Mul­ti­ple uni­ver­si­ties and agen­cies par­tic­i­pate in every sin­gle Air Force vir­tu­al world project, he added. “We think a real­ly excit­ing future is shap­ing up [in vir­tu­al words],” Strick­er said, “where we’re break­ing down walls across the ser­vices [and] find­ing com­mon ground.” When Strick­er and McCrock­lin first dis­cov­ered Sec­ond Life, they were drawn in by inno­va­tion occur­ring among peo­ple who col­lab­o­rat­ed across dis­ci­plines involv­ing art, edu­ca­tion and com­put­er sci­ence, and across indus­try and government. 

“We’re big believ­ers in bring­ing peo­ple togeth­er who oth­er­wise would­n’t know the oth­er groups exist,” Strick­er said. Het­old a sto­ry about their ear­ly days in Sec­ond Life. One day at vir­tu­al Huff­man Prairie, where they had built a 1920s air­field, he said, their avatars were test­ing an unmanned aer­i­al vehicle.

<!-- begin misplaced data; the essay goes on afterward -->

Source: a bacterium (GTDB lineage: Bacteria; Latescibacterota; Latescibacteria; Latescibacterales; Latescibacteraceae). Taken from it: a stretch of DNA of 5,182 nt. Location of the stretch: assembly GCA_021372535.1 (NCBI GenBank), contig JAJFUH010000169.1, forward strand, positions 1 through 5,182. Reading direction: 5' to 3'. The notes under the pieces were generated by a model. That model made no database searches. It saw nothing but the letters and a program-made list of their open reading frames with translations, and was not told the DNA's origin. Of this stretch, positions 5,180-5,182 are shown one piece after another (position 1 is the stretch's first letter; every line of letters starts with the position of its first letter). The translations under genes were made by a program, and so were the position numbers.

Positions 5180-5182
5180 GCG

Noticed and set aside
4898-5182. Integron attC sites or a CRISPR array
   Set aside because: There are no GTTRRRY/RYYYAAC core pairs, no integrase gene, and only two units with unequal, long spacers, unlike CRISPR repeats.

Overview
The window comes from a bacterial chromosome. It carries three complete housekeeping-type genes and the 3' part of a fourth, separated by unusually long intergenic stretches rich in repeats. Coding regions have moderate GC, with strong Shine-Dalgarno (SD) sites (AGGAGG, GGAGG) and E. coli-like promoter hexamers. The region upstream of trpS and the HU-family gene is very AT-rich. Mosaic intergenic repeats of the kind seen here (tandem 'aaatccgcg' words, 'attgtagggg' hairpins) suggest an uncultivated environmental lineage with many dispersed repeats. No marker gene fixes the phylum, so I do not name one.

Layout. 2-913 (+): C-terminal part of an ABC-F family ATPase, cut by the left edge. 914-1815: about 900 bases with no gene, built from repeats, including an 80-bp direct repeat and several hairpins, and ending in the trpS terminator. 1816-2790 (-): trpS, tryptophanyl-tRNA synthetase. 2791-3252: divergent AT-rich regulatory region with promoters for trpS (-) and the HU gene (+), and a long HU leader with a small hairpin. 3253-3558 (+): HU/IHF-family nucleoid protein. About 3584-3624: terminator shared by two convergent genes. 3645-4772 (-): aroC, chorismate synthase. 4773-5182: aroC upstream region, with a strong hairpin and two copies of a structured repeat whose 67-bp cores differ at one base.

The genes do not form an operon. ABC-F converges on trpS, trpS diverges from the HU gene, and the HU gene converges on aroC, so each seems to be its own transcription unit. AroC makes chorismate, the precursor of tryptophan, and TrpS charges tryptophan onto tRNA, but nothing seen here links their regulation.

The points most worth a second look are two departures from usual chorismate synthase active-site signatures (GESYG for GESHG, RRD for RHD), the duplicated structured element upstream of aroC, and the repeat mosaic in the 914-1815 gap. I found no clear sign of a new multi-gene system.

“We were fly­ing this thing around in front of our vir­tu­al hangars,” Strick­er said, “and an avatar we’d nev­er seen walks up and says, ‘Are you Dr. Strick­er?’ Strick­er, whose Sec­ond Life avatar is called Spin­oza, was sur­prised, but said yes. The oth­er avatar said, “Hold on, I’ll go get my dad.” 

“Hi, I’m Gen­er­al Les­sel,” the direc­tor of Air Force plans, pro­grams, require­ments and assess­ments said over his son’s Sec­ond Life voice chat. “I heard about you guys out here. I only have a few min­utes, but tell me a lit­tle about what you’re doing.” 

“For the next hour and a half, we walked him around and showed him stuff,” Strick­er said. “From that expe­ri­ence, he flew out here … and sat down with Mike’s team.” Soon after, Stick­er said, “he asked us to demon­strate what we could do with vir­tu­al worlds for the Air Force.” 

“It mat­ters a great deal that DOD is into [vir­tu­al worlds] right now,” Strick­er said, “so we under­stand and can lever­age and gain from our expe­ri­ences how to go for­ward in the future.” 

U.S. Depart­ment of Defense
Office of the Assis­tant Sec­re­tary of Defense (Pub­lic Affairs)